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Skin Appendages


The skin is flexible and elastic to permit tension-free movements, especially at the joints. Its secretions make it particularly resistant. Pigments contained in the germ layer determine the color of the skin. The skin adapts to the mechanical strain on the different areas of the body. The dermal ridges (a special marking on the surface of the skin) develop individually as a hereditary pattern in each person so that impressions of the pads of the fingers and toes as well as the balls of the feet and hands enable a person to be identified (dactyloscopy, ie, finger print analysis).

The skin appendages are the hair and nails as well as the glands in the skin, namely sweat, sebaceous, olfactory, and mammary glands.

Hair and nails are formed by the epidermis and take on protective and tactile functions. Hairs are long keratin filaments that grow from the hair bulb out of the subcutaneous tissue through the epidermis. The hair bulb is supplied with tactile nerves, muscle fibers, and sebaceous glands.The hairs can be involved in the sense of touch because of the nerve supply; as a result of the muscle supply, the hairs may become erect (goose-flesh) and thus be used for heat regulation.

Nails are horny extensions of the epidermis and correspond to the claws or hooves of animals. They provide protection for the finger pads but also act as an opposing surface to enhance the sense of touch in the fingertips. The sense of touch is reduced when a nail is lost. The nails are formed as horny plates in the matrix of the nail bed. Destruction of the nail bed leads to growth abnormalities or loss of the nail.

Skin glands (dermal glands) comprise the sebaceous glands as well as small sweat glands and olfactory glands. The olfactory glands are particularly large sweat glands, which include the ceruminous glands (which secrete ear wax). The skin contains around 20 million small, knotlike sweat glands. The dermal glands are singlecell or multicellular acinous (berrylike) or tubular glands in the skin that secrete their products directly outward (exocrine glands). These mucous, sweat, and sebaceous glands form a protective film for the skin. The mammary glands are transformed sweat glands. The ceruminous and lacrimal glands are special kinds of dermal glands.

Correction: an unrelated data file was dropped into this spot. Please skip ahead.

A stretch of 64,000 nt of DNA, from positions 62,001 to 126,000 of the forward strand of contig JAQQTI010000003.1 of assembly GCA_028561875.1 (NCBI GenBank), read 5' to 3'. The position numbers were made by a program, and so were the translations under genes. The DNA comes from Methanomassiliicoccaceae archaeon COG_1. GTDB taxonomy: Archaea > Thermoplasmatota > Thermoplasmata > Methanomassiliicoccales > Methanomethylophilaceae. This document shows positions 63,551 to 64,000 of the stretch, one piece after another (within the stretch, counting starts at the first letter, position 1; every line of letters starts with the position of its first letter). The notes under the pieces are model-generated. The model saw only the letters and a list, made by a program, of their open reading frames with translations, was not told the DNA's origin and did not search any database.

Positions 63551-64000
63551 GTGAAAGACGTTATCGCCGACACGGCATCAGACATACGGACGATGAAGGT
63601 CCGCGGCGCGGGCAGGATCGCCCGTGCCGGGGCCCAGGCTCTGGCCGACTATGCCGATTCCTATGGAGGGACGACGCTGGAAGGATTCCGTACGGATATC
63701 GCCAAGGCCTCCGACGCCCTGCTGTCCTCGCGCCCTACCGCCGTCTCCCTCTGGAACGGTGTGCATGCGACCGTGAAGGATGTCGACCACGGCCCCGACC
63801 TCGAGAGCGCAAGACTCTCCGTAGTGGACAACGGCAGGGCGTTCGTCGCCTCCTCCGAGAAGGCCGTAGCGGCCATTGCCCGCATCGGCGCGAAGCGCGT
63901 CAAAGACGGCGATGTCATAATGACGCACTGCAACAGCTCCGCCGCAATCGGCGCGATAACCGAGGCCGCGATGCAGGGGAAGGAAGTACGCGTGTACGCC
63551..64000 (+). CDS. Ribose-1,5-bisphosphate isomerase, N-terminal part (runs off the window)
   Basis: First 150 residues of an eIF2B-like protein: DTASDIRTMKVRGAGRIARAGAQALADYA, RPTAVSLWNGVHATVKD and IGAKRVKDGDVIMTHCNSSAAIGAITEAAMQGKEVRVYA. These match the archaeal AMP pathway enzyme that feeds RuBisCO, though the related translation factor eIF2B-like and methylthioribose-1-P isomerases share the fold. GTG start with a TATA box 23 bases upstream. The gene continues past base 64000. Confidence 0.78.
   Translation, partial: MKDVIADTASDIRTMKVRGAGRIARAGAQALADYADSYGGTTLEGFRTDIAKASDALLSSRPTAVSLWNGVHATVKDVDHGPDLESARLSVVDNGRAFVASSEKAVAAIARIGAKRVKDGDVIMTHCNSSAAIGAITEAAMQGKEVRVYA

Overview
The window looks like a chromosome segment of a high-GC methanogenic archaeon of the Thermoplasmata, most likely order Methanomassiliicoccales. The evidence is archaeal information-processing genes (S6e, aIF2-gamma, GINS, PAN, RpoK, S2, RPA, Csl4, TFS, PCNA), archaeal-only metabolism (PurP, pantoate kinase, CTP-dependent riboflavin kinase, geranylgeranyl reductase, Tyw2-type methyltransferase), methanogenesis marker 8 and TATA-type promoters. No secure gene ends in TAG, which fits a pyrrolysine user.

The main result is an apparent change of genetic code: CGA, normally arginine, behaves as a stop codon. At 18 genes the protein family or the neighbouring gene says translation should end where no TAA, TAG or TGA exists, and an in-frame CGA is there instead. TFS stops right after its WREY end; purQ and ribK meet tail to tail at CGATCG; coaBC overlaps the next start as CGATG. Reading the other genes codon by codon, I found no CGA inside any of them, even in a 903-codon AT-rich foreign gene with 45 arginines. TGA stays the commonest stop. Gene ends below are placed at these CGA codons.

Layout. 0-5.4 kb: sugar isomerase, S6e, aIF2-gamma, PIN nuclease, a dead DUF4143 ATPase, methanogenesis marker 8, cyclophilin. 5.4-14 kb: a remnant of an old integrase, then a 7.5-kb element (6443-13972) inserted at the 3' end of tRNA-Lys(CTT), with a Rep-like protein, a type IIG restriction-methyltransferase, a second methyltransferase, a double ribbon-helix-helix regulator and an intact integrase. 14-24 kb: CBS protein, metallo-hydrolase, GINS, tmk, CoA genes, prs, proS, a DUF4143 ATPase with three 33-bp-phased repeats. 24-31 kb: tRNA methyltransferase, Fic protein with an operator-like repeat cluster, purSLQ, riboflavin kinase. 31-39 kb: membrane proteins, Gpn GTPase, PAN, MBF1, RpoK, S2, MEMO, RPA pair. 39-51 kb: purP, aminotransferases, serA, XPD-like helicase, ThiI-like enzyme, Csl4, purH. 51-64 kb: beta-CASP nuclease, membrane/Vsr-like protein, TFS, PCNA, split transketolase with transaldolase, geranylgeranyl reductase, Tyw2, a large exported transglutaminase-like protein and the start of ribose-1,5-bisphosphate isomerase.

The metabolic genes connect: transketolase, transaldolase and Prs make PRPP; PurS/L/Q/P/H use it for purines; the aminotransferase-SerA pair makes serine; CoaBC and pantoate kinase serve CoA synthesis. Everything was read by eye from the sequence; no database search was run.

Skin atrophy (wasting or thinning of the skin) develops as a normal sign of aging because of the breakdown of the skin's constituents, their individual layers, and elastic fibers, which causes a decrease in skin tone. The skin becomes pale, gray, dry, thin, and wrinkled; the blood vessels in the skin stand out more distinctly because of thinning of the overlying layers.

Skin bacteria are the bacteria living on healthy skin as a main constituent of the skin flora, which are found on more moist areas of skin such as the scalp, the face, the palms of the hands, the armpits, between the toes, and in the glandular ducts and hair follicles.They cannot be completely removed by washing or strong disinfectants and they repeatedly spread out quickly from the channels in the skin.The most important skin bacteria are aerobic and anaerobic bacteria such as staphylococci, corynebacteria, sarcinae, streptococci, mycobacteria, as well as fungi.

Working in the laboratory with dental technology materials (active and auxiliary materials) can result in skin hazards that particularly affect the hands, forearms, neck, and facial areas. This can cause irritation and dryness of the skin or sensitization (development of an allergy) originating from plastic monomers, dust from metal grinding (chromium, nickel), and acrylic mixing fluids (eg, for artificial stone).

Frequent hand-washing and working with wet hands as well as metal, plaster, and acrylic dust are particularly stressful to the skin. People who suffer from hay fever, neurodermatitis, or generally dry skin are especially at risk. Regularly using skin protection and skin care products and avoiding contact with occupational materials that irritate the skin are important protective measures. Chemical or mechanical irritation of the skin through constant exposure will break down the skin barrier. When working with such occupational materials, dental technologists should take the following precautions:

  • Protect the skin with skin care products including moisturizing cream
  • Avoid contact with irritants
  • Wear protective gloves, clothing, and glasses/ mask
  • Use suction cleaning tools

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